The climb to St. B. was uneventful, if somewhat rough at times, until lock 19. There, despite the fact that MWNN had the front AND centre ropes, the boat took off at speed and crashed into the opposite lock wall with force. The shelves in the galley flew out, depositing their contents on the floor, the bookcase collapsed and the cupboard containing CDs, radio, camera, and other electronic devices crashed open. Anyhow, I was on the tiller throughout and, as the boat took off, the force of water caused it to heel over to port to an angle at which the threat of 'turning turtle' is a real possibility. MWNN was worried that the impact with the lock would catapult me off the back deck, over the semi-trad sides. As this was a relatively shallow lock (less than 3 metres) we didn't see the need for life jackets.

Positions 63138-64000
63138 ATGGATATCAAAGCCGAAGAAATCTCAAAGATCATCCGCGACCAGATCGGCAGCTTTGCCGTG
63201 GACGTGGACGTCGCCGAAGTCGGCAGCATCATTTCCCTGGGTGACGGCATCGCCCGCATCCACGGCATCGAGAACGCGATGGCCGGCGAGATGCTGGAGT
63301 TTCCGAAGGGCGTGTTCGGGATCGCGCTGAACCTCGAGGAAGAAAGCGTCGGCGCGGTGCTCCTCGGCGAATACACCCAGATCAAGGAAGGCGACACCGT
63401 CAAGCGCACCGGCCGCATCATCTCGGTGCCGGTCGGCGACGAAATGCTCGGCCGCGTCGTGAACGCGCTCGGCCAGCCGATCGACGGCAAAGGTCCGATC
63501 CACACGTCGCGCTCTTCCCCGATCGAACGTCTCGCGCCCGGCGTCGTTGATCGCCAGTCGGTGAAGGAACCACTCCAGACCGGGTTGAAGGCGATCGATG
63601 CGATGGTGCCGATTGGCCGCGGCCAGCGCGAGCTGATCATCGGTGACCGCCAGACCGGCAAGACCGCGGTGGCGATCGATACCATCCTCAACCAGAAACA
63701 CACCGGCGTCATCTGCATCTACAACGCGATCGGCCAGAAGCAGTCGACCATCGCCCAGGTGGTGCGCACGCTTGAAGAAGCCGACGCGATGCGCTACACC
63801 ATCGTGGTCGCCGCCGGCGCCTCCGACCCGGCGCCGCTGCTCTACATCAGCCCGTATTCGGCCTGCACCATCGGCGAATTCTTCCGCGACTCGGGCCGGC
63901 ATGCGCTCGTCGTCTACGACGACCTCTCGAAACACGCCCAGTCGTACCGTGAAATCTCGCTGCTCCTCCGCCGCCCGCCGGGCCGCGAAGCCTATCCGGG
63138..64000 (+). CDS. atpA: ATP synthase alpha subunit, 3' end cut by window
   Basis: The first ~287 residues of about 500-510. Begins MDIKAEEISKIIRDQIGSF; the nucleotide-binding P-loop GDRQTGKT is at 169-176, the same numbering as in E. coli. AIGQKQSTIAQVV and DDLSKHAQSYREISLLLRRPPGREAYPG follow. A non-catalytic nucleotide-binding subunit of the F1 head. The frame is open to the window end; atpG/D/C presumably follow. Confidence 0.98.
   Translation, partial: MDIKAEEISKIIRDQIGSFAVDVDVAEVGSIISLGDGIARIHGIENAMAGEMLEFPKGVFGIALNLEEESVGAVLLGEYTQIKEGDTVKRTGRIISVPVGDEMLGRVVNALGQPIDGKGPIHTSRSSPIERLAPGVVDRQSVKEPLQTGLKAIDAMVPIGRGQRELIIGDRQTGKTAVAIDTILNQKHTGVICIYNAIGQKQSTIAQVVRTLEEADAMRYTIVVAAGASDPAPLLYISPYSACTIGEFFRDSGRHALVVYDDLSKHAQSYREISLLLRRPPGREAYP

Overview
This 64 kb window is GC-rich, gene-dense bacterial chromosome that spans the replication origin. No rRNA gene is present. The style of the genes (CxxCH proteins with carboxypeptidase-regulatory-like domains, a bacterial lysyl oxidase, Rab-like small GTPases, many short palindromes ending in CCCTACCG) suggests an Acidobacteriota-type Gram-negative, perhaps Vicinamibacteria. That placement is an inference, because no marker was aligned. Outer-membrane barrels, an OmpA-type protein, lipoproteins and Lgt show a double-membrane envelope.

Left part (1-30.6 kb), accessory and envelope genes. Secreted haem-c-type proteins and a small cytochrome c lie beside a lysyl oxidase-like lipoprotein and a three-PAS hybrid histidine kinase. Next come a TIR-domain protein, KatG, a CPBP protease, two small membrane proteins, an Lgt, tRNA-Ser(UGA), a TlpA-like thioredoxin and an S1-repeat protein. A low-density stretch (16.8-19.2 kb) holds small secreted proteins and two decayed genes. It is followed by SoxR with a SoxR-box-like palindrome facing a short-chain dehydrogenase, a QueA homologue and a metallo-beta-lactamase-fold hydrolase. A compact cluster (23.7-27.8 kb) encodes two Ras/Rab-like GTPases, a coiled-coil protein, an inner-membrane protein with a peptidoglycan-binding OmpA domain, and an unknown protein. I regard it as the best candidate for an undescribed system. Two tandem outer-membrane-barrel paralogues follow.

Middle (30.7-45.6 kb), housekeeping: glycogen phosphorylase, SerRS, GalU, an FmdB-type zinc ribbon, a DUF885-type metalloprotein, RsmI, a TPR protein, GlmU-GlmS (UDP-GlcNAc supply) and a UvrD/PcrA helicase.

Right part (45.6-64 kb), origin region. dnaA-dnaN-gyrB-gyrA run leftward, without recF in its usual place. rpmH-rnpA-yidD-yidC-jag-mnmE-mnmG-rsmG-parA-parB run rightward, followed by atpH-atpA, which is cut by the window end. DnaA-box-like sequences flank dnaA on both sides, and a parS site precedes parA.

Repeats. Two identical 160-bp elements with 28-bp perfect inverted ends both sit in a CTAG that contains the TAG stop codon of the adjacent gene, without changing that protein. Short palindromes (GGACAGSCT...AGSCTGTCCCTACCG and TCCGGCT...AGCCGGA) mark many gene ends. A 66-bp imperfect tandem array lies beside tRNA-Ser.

MWNN complained to the lock keeper, to no avail. As I suspected, it was our fault for not tying the ropes tightly round the lockside bollards. MWNN's French becomes fluent when he's angry and he let the lock keeper have both barrels of ire, explaining all about the dangers of compression knots as the boat rises above the level of the bollards, our experience of over 3000 miles of French waterways, and 10 years experience of handling our own boat.